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Electronics

Electronic items such as mobile phones contain dangerous amounts of lead

Lead is a toxic substance, and it’s in your mobile phone. It’s also probably in your TV, your computer, and just about any other electronic appliance where mechanical movement is transformed into an electrical signal. All those devices utilize PZT, a substance which contains lead, and that generates an electrical charge when subjected to pressure. While lead has been phased out of most consumer goods, a suitable alternative has never been found for use in electronics... until now, perhaps. Researchers at the Norwegian University of Science and Technology (NTNU) have developed an innocuous material with PZT-like qualities, and it’s made in a fashion somewhat like cookies.  Read More

Another massive Diamond Vision display from Mitsubishi, this time in Japan

NFL football fans will no doubt be familiar with Mitsubishi's world-record HD displays at Dallas Cowboy's stadium, the largest measuring 22 m high by 49 m wide on the sidelines. This week the company announced the installation of another enormous Diamond Vision screen, this time at Hakodate Racecourse at home in Japan.  Read More

Multiple layers of graphene are being advanced as a new solution to fight overheating in e...

Overheating in laptops and electronic gadgets isn't just an annoyance to the end user — it's a major technological hurdle that puts a hard limit to the speed and energy efficiency of electronics. In a paper recently published on the journal Nature Materials, a team of scientists from the University of California found that multiple layers of graphene show strong heat conducting properties that can be harnessed in removing dissipated heat from electronic devices.  Read More

The Boogie Board is a multi-purpose paper replacement LCD note pad which uses novel techno...

If you need something a little more responsive and modern than an Etch-a-Sketch and can't wait for a Scribble to break cover, then perhaps the Boogie Board can help. The pressure-sensitive LCD display requires no power to retain an image, and is ideal for virtually any task that requires a temporary note to be taken.  Read More

The U-Powered solar charger is a backup power source or charger for portable electronics s...

Canada's Kiwi Choice has announced the release of a strangely familiar-looking portable solar charger for mobile devices. The three-panel photovoltaic fan design first used by Solio has found its way to Kiwi's U-Powered charger. Featuring a powerful battery, LED flashlight and magnetic feet, the product also comes with multiple device connector tips for maximum compatibility.  Read More

Use the force Lu.. ah, Magnetic Suspension Device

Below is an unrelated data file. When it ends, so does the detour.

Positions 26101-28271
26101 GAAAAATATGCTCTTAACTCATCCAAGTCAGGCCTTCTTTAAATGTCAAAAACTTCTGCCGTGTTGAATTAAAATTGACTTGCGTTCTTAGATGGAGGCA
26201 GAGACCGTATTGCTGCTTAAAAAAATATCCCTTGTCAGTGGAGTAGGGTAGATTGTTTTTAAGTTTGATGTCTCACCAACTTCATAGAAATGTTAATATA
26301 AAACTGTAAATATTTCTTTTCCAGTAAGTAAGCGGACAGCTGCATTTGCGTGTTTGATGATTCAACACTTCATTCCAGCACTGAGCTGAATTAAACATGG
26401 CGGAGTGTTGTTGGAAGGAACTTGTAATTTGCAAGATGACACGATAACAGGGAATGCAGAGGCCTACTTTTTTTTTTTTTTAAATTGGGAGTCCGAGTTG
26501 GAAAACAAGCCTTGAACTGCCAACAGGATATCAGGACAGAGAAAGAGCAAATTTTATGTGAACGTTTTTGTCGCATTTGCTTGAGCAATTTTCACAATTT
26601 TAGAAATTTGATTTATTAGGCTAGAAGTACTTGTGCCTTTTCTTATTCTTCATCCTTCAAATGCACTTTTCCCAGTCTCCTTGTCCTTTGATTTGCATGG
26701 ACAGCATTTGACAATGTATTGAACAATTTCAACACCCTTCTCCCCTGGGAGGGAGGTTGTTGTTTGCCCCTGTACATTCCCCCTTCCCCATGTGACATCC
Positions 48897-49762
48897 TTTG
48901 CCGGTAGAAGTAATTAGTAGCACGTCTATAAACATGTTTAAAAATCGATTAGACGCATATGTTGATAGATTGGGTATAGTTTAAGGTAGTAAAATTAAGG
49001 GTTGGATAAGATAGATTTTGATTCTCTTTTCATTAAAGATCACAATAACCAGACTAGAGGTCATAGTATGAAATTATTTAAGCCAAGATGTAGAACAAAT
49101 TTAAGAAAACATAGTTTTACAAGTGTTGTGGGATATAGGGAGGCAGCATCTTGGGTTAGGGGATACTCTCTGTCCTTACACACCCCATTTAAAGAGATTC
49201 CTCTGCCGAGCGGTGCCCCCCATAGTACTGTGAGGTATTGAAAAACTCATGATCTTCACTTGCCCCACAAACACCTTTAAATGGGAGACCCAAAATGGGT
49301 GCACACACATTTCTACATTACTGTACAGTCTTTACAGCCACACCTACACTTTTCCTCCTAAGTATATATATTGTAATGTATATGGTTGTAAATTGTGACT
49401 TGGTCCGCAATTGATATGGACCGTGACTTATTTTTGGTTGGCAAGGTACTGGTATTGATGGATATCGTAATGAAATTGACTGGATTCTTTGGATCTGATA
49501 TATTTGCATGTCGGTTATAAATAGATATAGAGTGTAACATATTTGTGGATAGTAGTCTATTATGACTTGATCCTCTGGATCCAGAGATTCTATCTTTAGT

Ever wanted to levitate a can or bottle inside an illuminated ring? Of course you have. Well, this device from Chinavasion uses the force to do just that. Unfortunately it uses force of the magnetic variety and not the Jedi kind, but the snappily named Magnetic Suspension Device is sure to be a conversation starter nonetheless.  Read More

Sony's rollable OTFT-driven OLED display

The miniaturization of electronic components has seen mobile devices shrink to the point where screen size is a major limiting factor. That could be set to change with Sony announcing it has developed a super-flexible full color OLED display which can be repeatedly wrapped around a thin cylinder while still producing moving images. Could we soon see mobile phones with pencil form factors and roll out displays?  Read More

Mitsubishi Electric installs elevators to carry 80, possibly the world's largest

If you've ever been annoyed by the impatiently waiting for an office building elevator, this might just be the perfect building for you. Each of the new elevators installed by Mitsubishi Electric in Umeda Hankyu Building’s new office area in Osaka, Japan measures 11.2 x 9.2 feet in area by 8.5 feet high (3.4m wide, 2.8m long and 2.6m high), thus allowing for a whopping 80 person capacity.  Read More

A computer bit circa 1958 from the LEO II/3 computer

The latest in our series of early technologies from Michael Bennett-Levy’s collection looks at the world’s first commercial business computer, the LEO II/3. The LEO II (short for Lyons Electronic Office) was the successor to the LEO I, which was designed by Oliver Standingford and Raymond Thompson of J. Lyons and Co. – one of the UK’s leading catering and food manufacturing companies in the first half of the 20th century.  Read More

Users of the Evoluce ONE can now scroll, rotate, stretch, shrink, or pivot in mid-air than...

Last October, Evoluce showed off its 47-inch multi-touch LCD HD display monster which can register an unlimited number of simultaneous contact points from both stylus and human touch. Not content with mere touchscreen technology, the company has now unveiled geo-spatial gesture functionality which allows users to control actions on the screen at up to a meter away.  Read More

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